What was supposed to be a travel day ended up landing me on an amazing isolated supercell storm during the late evening hours.  Ironically, the following day – which was supposed to be the main chase day – ended up busting.

The high based, LP supercell was easy to see as I drove westbound out of Garden City.  When I did the math later, this storm slowly moved east at about 8 mph over the next two hours.  My chase logs show my position didn’t change for 55 minutes at one point.

After the sun had set, I decided to start searching for the largest hail I could find.  While on the west side of the updraft, I could hear large hail stones whistling as they fell, then either thudding in the mud or smashing on the highway.  I was amazed at the amount of hail which I measured between 4 and 5 inches in diameter.  The only person I saw over a two hour period was a law enforcement officer that drove through the area of large hail.  His car was destroyed, and his only words of advice, “Don’t go up there!”

After measuring my hail bounty, I watched the storm slowly move east with moonlight shining on the back side.  This day remains high on my list of days I would like to do over with my current camera gear.

Tornado at Kaw Lake, Oklahoma – May 6, 1994

This day presented a fairly easy target area over North Central Oklahoma.  An isolated supercell storm formed over Kay County and started tracking east southeastward.  While on the west side of Kaw Lake, we observed 2.25 inch hail and a slowly rotating wall cloud to the west.  The storm started to rotate stronger, but also started wrapping heavy rain around the meso-cyclone.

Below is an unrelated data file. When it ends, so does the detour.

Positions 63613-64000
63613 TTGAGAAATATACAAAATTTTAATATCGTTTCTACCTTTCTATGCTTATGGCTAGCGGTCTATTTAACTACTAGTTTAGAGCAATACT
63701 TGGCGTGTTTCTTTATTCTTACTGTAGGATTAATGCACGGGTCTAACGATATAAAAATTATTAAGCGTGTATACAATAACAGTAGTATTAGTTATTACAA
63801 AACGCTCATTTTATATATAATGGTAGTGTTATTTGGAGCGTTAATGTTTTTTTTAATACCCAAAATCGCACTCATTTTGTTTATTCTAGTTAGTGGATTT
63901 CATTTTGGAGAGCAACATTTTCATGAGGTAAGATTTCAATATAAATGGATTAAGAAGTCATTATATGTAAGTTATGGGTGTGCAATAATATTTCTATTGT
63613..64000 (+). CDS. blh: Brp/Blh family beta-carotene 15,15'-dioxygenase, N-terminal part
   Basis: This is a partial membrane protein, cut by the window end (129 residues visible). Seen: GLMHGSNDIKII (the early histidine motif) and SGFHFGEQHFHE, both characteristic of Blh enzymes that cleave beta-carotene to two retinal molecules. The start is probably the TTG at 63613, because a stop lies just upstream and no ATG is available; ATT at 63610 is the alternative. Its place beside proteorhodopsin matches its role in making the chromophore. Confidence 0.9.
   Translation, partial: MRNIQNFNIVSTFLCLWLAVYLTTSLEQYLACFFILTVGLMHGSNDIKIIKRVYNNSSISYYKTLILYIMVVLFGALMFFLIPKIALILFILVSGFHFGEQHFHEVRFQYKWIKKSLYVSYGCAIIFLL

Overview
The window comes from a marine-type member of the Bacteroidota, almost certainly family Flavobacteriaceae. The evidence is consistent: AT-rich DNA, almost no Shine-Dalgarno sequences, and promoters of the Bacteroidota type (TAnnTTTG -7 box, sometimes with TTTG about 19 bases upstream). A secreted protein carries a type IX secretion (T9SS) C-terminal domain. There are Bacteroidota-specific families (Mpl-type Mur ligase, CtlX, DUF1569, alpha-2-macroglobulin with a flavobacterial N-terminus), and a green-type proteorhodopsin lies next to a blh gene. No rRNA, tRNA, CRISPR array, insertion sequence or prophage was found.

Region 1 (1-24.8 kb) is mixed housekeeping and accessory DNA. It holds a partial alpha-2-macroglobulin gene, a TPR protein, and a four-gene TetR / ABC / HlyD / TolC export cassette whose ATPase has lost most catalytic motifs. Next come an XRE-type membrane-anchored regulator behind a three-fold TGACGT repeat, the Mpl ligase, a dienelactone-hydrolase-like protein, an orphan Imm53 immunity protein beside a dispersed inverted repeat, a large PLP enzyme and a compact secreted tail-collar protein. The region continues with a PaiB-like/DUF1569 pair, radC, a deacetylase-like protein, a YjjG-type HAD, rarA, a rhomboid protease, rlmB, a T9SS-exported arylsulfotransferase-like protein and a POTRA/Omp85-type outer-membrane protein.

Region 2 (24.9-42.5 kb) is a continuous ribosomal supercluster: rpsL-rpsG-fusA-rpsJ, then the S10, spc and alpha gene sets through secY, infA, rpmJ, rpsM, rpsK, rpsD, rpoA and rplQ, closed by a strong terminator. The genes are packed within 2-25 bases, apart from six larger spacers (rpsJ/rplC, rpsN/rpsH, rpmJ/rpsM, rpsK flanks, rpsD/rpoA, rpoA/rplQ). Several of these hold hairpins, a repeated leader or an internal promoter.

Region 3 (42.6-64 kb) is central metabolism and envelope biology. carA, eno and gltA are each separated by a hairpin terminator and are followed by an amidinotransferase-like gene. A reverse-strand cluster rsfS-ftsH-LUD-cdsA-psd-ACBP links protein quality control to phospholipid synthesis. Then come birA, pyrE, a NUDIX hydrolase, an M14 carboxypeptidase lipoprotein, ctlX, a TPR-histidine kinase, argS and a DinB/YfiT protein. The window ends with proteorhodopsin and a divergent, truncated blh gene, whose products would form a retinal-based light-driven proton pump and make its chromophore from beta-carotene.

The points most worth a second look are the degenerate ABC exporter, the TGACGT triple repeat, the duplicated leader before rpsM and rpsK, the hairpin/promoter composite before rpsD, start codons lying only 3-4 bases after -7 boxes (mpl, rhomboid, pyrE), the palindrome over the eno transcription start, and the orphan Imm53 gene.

We found ourselves buried in rain over the east side of the lake when a tornado formed nearby just to our north.  Our close scrape with the tornado rated F1 was brief.  The tornado had a track length of about 2 1/2 miles and destroyed a few mobile homes – causing one injury – just east of the Kaw Lake Dam.

LP Supercell over Northwest Oklahoma – April 9, 1994

LP supercell north of Ringwood, Oklahoma.

LP supercell north of Ringwood, Oklahoma.

We started the day near Weatherford, OK and followed building cumulus north and northeastward before getting a severe storm which moved from Major County to Grant County.  While the storm didn’t produce any significant severe events, it was a dramatic example of a low-precipitation supercell.  It looked best here north of Ringwood.

Stamford, TX Supercell – May 1, 1993

Supercell at Stamford, TX.

Supercell at Stamford, TX.

Over the past 10 years, I have developed quite an aversion to chasing in Northern Texas.  While it is possible that I could have better luck there chasing now (with all the improved technology), I don’t think I will ever get past how many disappointing chases I had during the 80′s and 90′s.

One of the better North Texas storms I have seen was this strongly rotating supercell near Stamford.  We never observed a tornado with it, but it apparently produced a large amount of softball size hail.  It certainly was mean looking enough.